So what exactly does a dog need to eat for an appropriate and healthy diet? It really depends on the breed of dog, his activity level, and his stage of life. Basically, an adult dog will need a diet consisting of about 18% protein and 9-15% fat. Puppies will demand more protein and fat as they grow into adulthood and pregnant and lactating females will also need more protein and fat to carry out their biological functions. Senior dogs will require less and may have protein restrictions if kidney disease is involved. For a good overview of what your specific dog should eat daily for good nutrition, check out weight tables on line for breed and age and also consult with your veterinarian about the best options.
Note that the protein level listed on a dog food product does not mean it is highly digestible. Ingredients should be listed by order of weight so if meats like chicken, lamb and such come first, it may represent a higher standard of protein. Meat and/or bone meal listed at the topic packs a lot less protein. Some dog food manufacturers can also mask how much grain and other items are in a food by calling it different things when in fact it is all the same. A good rule to follow is to buy the highest, quality dog food you can afford. The difference will be in how digestible the protein is in the better brands.
As a pet parent, selecting a reputable, brand name dog food, whether moist or dry, will usually solve the canine nutritional dilemma. It will work well for the majority of dogs. However, dogs with special health issues like kidney problems, allergies and other concerns, may need a unique diet and food source. The best product guide can be found on the dog food itself. Look for Association of American Feed Control Officials (AAFCO) on labels. This group sets nutrient guidelines that most reputable pet food manufacturers follow. Quality dog food will have a statement on the label saying, “…the food is formulated to meet AAFCO nutrient guidelines for complete and balanced nutrition, or that feeding trials following AAFCO guidelines have substantiated that it provides complete nutrition.” Packaging should also tell the buyer the life stage the food is designed for in canines and the daily amount needed for a healthy dog. Generally, look for a low-calorie diet for your canine if your dog is an indoor, spayed or neutered pet since their energy needs will be less. This will help keep unwanted weight off. You can feed your dog this recommended daily allowance divided into two or three meals every day, depending on your schedule and your canine’s eating habits. Both wet and dry food are equally nutritious and digestible, so pick what works best for a dog’s needs and your pocketbook. Moist food tends to deliver more water if a dog needs to increase his consumption. Dry food is often created to help remove plaque and encourage dental health. Ask your vet for his/her recommendation as well.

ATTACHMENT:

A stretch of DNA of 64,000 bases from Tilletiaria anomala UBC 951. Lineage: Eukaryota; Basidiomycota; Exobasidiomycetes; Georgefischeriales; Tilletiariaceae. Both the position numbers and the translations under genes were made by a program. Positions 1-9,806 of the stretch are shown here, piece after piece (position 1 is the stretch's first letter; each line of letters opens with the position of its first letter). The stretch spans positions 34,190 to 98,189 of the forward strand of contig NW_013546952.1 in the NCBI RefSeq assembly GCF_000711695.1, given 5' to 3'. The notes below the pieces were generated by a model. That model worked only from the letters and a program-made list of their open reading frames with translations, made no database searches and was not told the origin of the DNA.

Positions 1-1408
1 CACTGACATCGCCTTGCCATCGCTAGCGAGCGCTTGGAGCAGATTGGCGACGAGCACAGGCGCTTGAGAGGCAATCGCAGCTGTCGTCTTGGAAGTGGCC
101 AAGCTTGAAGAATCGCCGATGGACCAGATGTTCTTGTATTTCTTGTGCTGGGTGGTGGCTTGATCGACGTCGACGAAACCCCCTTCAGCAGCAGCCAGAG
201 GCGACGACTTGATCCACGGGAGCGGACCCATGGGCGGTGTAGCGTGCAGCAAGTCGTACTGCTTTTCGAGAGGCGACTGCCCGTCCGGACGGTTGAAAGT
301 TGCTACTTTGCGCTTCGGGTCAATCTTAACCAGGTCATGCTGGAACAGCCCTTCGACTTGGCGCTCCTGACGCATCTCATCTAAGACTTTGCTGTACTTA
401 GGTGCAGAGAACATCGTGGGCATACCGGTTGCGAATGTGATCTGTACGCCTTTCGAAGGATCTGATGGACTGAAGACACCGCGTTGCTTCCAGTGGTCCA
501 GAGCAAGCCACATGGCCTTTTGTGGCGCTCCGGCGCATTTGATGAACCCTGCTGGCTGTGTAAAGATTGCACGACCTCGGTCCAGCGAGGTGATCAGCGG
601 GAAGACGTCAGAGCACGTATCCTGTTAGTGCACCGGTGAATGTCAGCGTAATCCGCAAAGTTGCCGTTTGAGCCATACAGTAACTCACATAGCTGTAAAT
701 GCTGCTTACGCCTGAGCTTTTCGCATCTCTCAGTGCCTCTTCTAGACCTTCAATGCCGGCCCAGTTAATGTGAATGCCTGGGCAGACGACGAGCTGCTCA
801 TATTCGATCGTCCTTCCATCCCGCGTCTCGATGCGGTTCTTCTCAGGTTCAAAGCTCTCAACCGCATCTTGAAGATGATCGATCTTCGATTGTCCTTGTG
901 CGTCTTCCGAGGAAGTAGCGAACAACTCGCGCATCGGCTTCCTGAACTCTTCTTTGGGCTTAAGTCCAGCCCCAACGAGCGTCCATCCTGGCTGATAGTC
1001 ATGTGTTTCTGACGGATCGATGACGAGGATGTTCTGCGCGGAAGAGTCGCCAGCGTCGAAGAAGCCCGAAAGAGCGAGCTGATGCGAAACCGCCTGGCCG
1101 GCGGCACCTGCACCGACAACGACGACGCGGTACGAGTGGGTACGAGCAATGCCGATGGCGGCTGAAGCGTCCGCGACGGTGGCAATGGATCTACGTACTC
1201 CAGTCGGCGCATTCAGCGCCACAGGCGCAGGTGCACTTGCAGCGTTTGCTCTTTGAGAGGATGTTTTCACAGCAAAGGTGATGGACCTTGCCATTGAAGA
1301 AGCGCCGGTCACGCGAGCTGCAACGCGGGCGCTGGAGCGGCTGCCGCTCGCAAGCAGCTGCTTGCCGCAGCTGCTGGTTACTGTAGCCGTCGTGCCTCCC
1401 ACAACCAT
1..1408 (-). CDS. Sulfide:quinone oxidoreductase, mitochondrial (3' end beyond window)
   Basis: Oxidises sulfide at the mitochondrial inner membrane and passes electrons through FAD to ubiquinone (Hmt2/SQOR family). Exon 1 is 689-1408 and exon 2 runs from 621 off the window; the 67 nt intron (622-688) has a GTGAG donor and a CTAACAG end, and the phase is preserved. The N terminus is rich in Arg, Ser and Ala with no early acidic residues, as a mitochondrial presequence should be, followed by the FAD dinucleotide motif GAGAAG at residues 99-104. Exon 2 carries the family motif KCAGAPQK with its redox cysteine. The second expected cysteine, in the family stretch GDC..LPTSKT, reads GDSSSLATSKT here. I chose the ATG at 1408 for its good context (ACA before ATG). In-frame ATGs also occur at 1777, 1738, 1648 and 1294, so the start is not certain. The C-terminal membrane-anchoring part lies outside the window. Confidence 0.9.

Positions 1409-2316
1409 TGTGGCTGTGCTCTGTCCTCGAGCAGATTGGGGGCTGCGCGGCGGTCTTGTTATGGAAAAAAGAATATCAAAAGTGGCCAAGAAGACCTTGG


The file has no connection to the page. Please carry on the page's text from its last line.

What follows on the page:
Be careful about overdoing treats for your canine companion, too. Dogs love a tasty reward or tidbit, but all these little nuggets can add up and increase a pet’s daily calorie intake. Be sure to pick low calorie, nutritious treats when you use them and don’t go overboard in handing them out, no matter how much your buddy begs or how cute he is.
So keep your furry friend in the fit circle and ready for action by providing the best food alternatives for all his nutritional needs. Fight off obesity at all costs through proper diet, exercise and activity, and here’s betting your canine will stick for more years of enjoyment.